A novel critique that undermines Christianity and theism at their foundations.
Hundreds of millions of people believe that Jesus came back from the dead. Philosopher Matthew S. McCormick presents a decidedly unpopular view in this cogent, forcefully argued book—namely, that the central tenet of Christianity, the resurrection of Jesus, is false. McCormick asks a number of probing questions:
Is the evidence about Jesus as it has been relayed to us over the centuries of sufficient quantity and quality to justify belief in the resurrection? How can we accept the resurrection but reject magic at the Salem witch trials? What light does contemporary research about human rationality from the fields of behavioral economics, empirical psychology, cognitive science, and philosophy shed on the resurrection and religious belief? Can we use contemporary research about the reliability of people's beliefs in the supernatural, miracles, and the paranormal to shed light on the origins of Christianity and other religions? Does it make sense that the all-powerful creator of the universe would employ miracles to achieve his ends? Can a Christian believe by faith alone and yet reasonably deny the supernatural claims of other religions? Do the arguments against Christianity support atheism?
By carefully answering each of these questions, Atheism and the Case against Christ undermines Christianity and theism at their foundations; it gives us a powerful model for better critical reasoning; and it builds a compelling case for atheism. Without stooping to condescension or arrogance, McCormick offers persuasive arguments that are accessible, thoughtful, and new.
"A fascinating and well-crafted collection of arguments against the resurrection of Jesus and, more broadly, against the existence of God."
— Ricki Monnier, coeditor of The Improbability of God and The Impossibility of God
"McCormick's treatment of the psychological and epistemological aspects of the Christian outlook is the best I have ever seen."
— Theodore M. Drange, professor emeritus, West Virginia University
"An extremely good book. Without any technical flourishes, it makes the case against the Jesus story so compellingly that I cannot imagine anyone who takes the trouble to read it carefully and without prejudice being other than completely convinced."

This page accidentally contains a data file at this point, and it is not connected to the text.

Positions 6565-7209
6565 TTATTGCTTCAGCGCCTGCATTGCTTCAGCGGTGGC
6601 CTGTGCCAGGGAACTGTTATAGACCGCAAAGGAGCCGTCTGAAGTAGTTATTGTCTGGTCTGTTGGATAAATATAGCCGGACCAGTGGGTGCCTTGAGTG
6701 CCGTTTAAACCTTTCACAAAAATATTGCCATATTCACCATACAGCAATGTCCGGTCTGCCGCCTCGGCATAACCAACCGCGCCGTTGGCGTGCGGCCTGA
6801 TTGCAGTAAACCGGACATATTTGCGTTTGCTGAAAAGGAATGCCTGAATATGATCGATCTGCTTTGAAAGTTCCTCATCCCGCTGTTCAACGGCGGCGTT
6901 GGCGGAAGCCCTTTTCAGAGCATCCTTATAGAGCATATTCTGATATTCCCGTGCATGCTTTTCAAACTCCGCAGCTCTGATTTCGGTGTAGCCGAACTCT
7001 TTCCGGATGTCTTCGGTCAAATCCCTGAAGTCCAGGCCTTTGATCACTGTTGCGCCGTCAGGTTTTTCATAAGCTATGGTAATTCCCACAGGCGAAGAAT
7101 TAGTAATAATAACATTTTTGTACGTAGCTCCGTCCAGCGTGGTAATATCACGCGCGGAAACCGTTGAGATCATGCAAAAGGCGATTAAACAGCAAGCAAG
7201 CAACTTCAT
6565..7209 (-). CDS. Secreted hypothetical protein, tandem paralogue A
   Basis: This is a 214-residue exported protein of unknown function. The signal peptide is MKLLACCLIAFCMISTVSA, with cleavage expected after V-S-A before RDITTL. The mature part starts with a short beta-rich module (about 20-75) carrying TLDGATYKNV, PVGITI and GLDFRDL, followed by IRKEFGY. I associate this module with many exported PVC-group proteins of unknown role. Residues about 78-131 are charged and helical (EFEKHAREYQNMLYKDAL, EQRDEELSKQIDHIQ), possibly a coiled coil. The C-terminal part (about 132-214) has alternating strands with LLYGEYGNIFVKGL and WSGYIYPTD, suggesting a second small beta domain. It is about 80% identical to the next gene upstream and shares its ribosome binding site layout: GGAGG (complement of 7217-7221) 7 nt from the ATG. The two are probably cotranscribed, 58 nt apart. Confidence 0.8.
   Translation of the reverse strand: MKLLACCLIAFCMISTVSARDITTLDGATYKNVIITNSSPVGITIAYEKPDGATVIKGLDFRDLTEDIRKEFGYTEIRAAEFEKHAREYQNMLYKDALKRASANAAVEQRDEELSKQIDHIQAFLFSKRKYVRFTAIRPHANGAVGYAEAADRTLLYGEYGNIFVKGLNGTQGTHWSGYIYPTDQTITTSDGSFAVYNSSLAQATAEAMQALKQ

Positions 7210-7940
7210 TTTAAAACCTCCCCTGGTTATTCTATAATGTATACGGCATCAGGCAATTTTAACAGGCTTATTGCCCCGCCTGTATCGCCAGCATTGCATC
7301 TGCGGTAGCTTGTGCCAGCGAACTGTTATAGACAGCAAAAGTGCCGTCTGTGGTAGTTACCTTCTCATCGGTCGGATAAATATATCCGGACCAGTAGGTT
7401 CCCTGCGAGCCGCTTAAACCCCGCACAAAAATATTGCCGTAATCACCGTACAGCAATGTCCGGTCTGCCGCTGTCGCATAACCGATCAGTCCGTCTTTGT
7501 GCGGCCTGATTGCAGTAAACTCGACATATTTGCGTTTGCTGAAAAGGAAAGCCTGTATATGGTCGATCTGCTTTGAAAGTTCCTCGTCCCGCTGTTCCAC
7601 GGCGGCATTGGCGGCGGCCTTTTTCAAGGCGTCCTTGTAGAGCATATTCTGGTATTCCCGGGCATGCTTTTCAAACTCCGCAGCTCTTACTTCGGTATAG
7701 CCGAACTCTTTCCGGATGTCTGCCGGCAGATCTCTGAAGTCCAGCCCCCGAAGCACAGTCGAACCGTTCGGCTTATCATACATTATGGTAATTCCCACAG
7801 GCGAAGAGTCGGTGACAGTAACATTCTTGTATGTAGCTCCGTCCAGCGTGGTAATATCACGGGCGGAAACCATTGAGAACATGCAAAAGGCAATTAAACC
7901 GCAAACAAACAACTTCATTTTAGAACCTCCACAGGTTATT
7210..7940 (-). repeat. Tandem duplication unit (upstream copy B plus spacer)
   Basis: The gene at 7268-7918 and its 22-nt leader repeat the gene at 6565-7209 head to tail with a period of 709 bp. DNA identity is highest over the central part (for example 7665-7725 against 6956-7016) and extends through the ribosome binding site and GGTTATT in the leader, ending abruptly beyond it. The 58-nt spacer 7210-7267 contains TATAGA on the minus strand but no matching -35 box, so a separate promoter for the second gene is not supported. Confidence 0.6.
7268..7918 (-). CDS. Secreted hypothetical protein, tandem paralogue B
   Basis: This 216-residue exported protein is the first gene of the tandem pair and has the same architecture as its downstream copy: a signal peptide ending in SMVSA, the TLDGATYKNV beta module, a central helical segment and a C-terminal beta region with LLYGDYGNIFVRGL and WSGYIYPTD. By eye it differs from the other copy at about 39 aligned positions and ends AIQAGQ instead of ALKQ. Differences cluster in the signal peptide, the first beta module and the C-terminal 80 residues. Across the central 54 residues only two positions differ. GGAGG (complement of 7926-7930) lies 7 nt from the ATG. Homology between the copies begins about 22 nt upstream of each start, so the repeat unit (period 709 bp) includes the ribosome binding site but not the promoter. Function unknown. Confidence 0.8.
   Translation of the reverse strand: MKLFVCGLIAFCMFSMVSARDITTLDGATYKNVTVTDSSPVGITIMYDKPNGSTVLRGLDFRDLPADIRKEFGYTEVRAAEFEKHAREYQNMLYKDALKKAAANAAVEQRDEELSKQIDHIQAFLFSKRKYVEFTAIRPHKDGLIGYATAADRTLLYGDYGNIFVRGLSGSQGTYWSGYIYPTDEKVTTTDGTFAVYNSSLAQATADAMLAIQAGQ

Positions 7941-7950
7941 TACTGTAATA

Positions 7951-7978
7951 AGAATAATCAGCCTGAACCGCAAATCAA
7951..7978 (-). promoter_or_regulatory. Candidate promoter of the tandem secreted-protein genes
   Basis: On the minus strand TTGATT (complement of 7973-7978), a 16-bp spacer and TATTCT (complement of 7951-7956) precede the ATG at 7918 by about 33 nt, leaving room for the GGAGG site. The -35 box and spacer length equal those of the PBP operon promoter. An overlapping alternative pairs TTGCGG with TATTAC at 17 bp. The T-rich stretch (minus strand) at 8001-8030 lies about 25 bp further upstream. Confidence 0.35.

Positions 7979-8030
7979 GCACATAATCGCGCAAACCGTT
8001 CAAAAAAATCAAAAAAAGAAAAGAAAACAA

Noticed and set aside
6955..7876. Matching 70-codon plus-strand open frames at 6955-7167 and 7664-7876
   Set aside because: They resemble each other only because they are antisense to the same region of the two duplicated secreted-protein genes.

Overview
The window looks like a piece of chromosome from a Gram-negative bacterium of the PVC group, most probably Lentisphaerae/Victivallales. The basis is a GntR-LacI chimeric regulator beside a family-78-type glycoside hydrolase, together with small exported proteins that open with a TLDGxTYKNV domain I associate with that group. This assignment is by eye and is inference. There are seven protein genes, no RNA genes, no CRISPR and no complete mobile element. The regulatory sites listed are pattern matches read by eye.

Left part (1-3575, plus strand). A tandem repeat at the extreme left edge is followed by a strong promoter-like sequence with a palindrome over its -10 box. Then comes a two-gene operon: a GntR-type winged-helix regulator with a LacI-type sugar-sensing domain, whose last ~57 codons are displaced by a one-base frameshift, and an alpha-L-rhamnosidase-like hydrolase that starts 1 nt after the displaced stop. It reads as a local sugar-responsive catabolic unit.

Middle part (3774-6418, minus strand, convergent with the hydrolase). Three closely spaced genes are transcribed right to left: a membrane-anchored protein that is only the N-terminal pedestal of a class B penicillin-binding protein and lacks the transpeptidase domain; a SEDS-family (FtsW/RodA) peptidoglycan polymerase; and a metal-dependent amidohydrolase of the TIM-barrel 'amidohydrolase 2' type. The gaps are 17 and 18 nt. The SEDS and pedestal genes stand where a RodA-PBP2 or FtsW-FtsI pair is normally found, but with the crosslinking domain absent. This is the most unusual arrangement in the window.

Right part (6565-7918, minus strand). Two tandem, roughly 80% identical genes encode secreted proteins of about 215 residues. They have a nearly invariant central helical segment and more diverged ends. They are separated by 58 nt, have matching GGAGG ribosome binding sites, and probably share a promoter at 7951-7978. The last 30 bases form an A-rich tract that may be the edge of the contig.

— Colin Howson, professor of philosophy, University of Toronto
"Who should read this book? Theists, atheists, Christians, non-Christians, and those whose lives are affected by these overlapping groups—in short, everyone. It contains bold arguments ... [and is] plain speaking, fast moving, wide ranging, and hard hitting."
— Russell DiSilvestro, assistant professor of philosophy, California State University-Sacramento
"In my judgment Matt McCormick's book is one of the best—if not the best—critique of the core of Christianity ever written. It is clear, comprehensive, cogent, and current. McCormick writes in a clear, straightforward manner and at the same time covers all the important points comprehensively."
— Michael Martin, philosopher of religion, University of Boston, author of Atheism: A Philosophical Justification and editor of The Cambridge Companion to Atheism.
"Finally, a first-rate philosopher weighs in and utterly demolishes any hope reasonable people have for believing Jesus was resurrected from the grave. Masterfully, he goes on to argue why atheism follows 'from the ground up' based on cognitive bias studies, religious diversity, the lack of compelling evidence, divine hiddenness, the problem of miracles, and the failure of faith. No other book presents a better case. Nothing more needs to be said."
— John W. Loftus, author of Why I Became an Atheist
"McCormick makes a fascinating and convincing case for generalized atheism."
— Raymond D. Bradley, professor of philosophy emeritus, Simon Fraser University
"This book very convincingly shows that most Christians are not justified in accepting the central doctrines of Christianity. . . . [It] should be read by anyone with an interest in the philosophy and history of religion."
— Eric Sotnak, associate professor of philosophy, the University of Akron